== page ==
There’s a pivotal scene in freethinker Lorraine Hansberry’s 1959 play A Raisin in the Sunin which matriarch Lena Younger tries to put the fear of God in her rebellious, politically conscious daughter Beneatha. Beneatha, an Afrocentric atheist, has been mouthing off about God’s non-existence and irrelevance, proclaiming “Mama…it’s all a matter of ideas and God is just one idea I don’t accept…I get so tired of Him getting credit for all the things the human race achieves through its own stubborn effort.” Lena responds by slapping Beneatha and making her repeat, “In my mother’s house there is still God.”
Lena’s violent rebuke of Beneatha is a caveat to all the uppity Black female atheists who’ve been rendered invisible—both by a white secular culture that only sees atheism through the Islamophobic lens of Richard Dawkins, and a black religious culture that uses heteronormative Christian respectability politics to silence and police women. Decades after the literary slap heard around Black America, to be female, beyond belief and Black (to recast Hansberry’s iconic phrase) is still the ultimate betrayal of the race.
Black women have assumed leadership roles in the secular, humanist and atheist movements. But they continue to be eclipsed by white male gatekeepers whose narrow, often reactionary, view of secular practice and ideology has come to define organized atheism.
Nonetheless, over the past several years, Black women have assumed leadership roles in the secular, humanist and atheist movements. But they continue to be eclipsed by white male gatekeepers whose narrow, often reactionary, view of secular practice and ideology has come to define organized atheism. The challenge is compounded by the prevalence of Jesus-idolatry in mainstream African American culture (if you’re a rapper/singer/actor/politician who doesn’t publicly thank god/Father god/Jesus/Him for your success you practically get your race credentials revoked) as well as the relativedearth of scholarship on Black women’s secular practice. How, then, do black women go beyond belief, while working within their communities as activists, educators and writers? And how do they connect their humanistic views and atheism to blackness, queerness, feminism, social justice and pushing back on white supremacy? For Women’s History month here are ten fierce, unapologetically Black women atheists who are doing just that:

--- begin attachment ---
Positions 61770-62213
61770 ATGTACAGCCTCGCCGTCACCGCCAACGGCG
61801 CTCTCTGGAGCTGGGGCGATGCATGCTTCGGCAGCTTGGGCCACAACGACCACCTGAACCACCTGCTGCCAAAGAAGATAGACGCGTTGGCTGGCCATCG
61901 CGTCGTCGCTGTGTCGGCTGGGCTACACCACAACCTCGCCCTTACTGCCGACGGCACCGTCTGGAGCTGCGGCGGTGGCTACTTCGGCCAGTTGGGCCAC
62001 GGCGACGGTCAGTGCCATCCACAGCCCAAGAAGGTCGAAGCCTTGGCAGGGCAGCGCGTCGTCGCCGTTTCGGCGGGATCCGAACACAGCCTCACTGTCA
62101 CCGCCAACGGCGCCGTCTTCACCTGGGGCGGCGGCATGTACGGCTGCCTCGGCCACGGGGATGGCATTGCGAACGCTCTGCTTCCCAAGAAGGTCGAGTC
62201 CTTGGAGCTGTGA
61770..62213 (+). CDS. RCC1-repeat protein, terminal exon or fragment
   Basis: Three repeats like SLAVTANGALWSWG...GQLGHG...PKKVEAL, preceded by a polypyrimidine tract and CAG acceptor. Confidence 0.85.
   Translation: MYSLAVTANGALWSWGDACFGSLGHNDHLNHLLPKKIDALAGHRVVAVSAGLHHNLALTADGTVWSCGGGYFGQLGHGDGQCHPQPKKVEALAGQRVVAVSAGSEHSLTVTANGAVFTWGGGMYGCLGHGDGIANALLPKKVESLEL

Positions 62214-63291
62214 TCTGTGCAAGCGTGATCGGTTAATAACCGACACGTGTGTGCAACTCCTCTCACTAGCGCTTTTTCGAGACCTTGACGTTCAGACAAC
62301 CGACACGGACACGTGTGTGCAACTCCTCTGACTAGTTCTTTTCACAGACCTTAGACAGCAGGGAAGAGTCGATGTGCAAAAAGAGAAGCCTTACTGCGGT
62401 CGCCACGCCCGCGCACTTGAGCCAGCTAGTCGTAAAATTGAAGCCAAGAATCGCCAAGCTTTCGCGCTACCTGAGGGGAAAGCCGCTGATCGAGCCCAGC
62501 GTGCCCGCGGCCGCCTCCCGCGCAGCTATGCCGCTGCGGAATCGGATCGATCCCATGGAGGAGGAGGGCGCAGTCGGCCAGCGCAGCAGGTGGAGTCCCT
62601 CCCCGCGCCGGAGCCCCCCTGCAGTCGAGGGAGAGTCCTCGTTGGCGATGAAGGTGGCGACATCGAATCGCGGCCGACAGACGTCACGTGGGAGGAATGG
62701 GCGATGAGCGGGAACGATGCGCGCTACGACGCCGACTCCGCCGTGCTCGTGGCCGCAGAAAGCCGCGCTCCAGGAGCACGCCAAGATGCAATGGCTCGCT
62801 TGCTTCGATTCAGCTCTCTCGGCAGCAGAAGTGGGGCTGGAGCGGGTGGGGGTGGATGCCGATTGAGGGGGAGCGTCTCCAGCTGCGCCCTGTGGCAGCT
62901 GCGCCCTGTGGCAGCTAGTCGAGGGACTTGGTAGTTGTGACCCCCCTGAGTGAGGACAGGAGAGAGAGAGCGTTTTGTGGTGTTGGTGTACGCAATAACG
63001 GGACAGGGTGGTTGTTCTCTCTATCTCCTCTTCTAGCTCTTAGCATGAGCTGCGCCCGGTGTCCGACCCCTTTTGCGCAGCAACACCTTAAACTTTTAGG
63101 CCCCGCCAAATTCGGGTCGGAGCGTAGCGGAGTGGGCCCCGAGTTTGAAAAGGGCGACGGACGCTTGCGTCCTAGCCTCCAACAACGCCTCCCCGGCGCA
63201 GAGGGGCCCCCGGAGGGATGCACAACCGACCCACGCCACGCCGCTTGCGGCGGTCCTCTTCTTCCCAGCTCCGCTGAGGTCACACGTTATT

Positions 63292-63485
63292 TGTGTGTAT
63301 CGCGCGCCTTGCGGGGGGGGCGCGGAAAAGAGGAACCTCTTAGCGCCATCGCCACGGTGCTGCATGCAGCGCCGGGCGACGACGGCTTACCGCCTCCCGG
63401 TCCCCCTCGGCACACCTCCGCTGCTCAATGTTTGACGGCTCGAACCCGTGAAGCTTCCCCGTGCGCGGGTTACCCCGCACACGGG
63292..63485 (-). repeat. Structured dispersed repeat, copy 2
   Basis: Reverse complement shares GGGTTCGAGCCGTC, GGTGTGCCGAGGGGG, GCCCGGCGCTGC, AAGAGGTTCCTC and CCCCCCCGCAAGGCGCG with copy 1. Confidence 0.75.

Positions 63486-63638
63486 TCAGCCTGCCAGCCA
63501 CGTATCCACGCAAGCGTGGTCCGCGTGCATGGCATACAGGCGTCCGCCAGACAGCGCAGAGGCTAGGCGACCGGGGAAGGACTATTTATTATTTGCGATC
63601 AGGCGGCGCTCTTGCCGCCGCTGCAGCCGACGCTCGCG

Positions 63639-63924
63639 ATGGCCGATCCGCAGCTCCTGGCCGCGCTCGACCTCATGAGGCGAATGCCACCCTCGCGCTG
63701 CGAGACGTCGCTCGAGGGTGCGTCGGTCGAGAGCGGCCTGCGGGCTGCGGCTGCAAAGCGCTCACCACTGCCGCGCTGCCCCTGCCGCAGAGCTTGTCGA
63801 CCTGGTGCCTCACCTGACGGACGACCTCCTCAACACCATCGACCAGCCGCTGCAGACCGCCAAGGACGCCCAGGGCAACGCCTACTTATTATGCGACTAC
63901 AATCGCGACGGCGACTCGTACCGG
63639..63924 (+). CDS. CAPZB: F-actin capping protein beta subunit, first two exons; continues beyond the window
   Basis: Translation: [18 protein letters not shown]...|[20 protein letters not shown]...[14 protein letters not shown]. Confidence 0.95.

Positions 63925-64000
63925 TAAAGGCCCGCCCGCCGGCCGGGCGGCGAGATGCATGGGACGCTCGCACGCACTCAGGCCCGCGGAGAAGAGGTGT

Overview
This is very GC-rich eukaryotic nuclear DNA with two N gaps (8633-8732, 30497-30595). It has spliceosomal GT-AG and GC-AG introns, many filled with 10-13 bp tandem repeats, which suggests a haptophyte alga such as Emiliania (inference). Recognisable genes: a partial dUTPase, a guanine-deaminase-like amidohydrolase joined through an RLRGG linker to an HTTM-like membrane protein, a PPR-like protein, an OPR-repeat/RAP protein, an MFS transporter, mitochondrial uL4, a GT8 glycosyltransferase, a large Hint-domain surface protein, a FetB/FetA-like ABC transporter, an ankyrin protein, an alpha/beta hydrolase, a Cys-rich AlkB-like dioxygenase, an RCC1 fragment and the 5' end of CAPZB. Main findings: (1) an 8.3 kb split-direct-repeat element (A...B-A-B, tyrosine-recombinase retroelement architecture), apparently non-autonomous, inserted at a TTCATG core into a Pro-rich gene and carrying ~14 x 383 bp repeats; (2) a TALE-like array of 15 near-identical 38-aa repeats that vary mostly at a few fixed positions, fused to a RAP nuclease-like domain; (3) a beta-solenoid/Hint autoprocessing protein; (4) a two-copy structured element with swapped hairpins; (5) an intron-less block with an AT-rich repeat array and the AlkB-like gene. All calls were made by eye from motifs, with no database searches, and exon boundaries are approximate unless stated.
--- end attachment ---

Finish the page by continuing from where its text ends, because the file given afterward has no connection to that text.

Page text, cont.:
Deanna Adams is the author of the blog "Musings on a Limb," where she expresses her views as an African-American, atheist, professional mom on subjects related to the intersectionality of racism and skepticism.
“I believe the Black church has done great harm to Black women, especially with its misogynistic gender roles that demean us intellectually while using us as workhorses to further the aims of the church/pastor. My goal is to encourage other Black women to break the bondage of the psychological abuse known as religion so we can actively take on the dismantling of the white supremacist patriarchy, which remains because of our learned docility.”
Diane Burkholder is a Black mixed-race queer atheist shit starter, currently living in Kansas City, MO. She is a founder of One Struggle KC, co-moderator of Kansas City Freethinkers of Color and co-moderator of Kansas City Mixed Roots.
“I describe myself as an ‘atheist’ to normalize the term among Black and Brown people as many are taught that atheists are white men who ‘worship the devil’. As a Black feminist who lives in the Bible belt, I use my voice to create space for other non-religious people who are often shut out of social justice conversations because they are not ‘in the church’. It's also critical that we dig deeper and unpack our internalized oppression. We cannot replace white supremacy with Black heterosexism- they are all tools of power and control. ALL Black people must be free, not just ‘conscious’ heterosexual Black men. Intersectionality or bust.”